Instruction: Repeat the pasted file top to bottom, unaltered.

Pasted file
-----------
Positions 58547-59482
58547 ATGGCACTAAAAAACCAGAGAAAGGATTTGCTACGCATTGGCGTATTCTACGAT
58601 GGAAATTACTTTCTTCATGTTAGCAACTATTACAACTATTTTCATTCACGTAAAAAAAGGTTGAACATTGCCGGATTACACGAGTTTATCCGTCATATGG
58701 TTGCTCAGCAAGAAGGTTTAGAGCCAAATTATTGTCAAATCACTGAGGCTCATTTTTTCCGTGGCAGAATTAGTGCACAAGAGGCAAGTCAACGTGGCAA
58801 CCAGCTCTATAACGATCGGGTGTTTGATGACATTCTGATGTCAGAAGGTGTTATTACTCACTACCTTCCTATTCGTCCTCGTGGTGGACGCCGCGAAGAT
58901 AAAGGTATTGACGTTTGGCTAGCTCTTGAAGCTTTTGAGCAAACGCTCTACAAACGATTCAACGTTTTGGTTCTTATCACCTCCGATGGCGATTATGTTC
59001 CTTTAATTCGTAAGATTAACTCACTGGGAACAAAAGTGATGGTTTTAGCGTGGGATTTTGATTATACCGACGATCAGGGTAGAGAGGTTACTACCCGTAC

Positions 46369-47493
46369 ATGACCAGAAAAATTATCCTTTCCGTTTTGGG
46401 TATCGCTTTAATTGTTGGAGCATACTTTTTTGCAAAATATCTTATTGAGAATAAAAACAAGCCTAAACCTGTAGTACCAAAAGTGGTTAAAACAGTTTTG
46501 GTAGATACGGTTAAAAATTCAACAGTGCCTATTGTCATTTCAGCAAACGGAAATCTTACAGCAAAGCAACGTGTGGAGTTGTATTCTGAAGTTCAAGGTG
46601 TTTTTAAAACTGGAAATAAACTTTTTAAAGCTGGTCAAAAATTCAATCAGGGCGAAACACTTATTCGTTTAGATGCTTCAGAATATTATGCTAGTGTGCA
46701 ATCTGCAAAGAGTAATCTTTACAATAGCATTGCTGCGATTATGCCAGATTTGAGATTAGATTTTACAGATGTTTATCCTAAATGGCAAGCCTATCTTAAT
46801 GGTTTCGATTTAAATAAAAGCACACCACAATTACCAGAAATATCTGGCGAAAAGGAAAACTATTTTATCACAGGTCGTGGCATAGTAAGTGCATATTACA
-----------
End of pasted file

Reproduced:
Positions 58547-59482
58547 ATGGCACTAAAAAACCAGAGAAAGGATTTGCTACGCATTGGCGTATTCTACGAT
58601 GGAAATTACTTTCTTCATGTTAGCAACTATTACAACTATTTTCATTCACGTAAAAAAAGGTTGAACATTGCCGGATTACACGAGTTTATCCGTCATATGG
58701 TTGCTCAGCAAGAAGGTTTAGAGCCAAATTATTGTCAAATCACTGAGGCTCATTTTTTCCGTGGCAGAATTAGTGCACAAGAGGCAAGTCAACGTGGCAA
58801 CCAGCTCTATAACGATCGGGTGTTTGATGACATTCTGATGTCAGAAGGTGTTATTACTCACTACCTTCCTATTCGTCCTCGTGGTGGACGCCGCGAAGAT
58901 AAAGGTATTGACGTTTGGCTAGCTCTTGAAGCTTTTGAGCAAACGCTCTACAAACGATTCAACGTTTTGGTTCTTATCACCTCCGATGGCGATTATGTTC
59001 CTTTAATTCGTAAGATTAACTCACTGGGAACAAAAGTGATGGTTTTAGCGTGGGATTTTGATTATACCGACGATCAGGGTAGAGAGGTTACTACCCGTAC

Positions 46369-47493
46369 ATGACCAGAAAAATTATCCTTTCCGTTTTGGG
46401 TATCGCTTTAATTGTTGGAGCATACTTTTTTGCAAAATATCTTATTGAGAATAAAAACAAGCCTAAACCTGTAGTACCAAAAGTGGTTAAAACAGTTTTG
46501 GTAGATACGGTTAAAAATTCAACAGTGCCTATTGTCATTTCAGCAAACGGAAATCTTACAGCAAAGCAACGTGTGGAGTTGTATTCTGAAGTTCAAGGTG
46601 TTTTTAAAACTGGAAATAAACTTTTTAAAGCTGGTCAAAAATTCAATCAGGGCGAAACACTTATTCGTTTAGATGCTTCAGAATATTATGCTAGTGTGCA
46701 ATCTGCAAAGAGTAATCTTTACAATAGCATTGCTGCGATTATGCCAGATTTGAGATTAGATTTTACAGATGTTTATCCTAAATGGCAAGCCTATCTTAAT
46801 GGTTTCGATTTAAATAAAAGCACACCACAATTACCAGAAATATCTGGCGAAAAGGAAAACTATTTTATCACAGGTCGTGGCATAGTAAGTGCATATTACA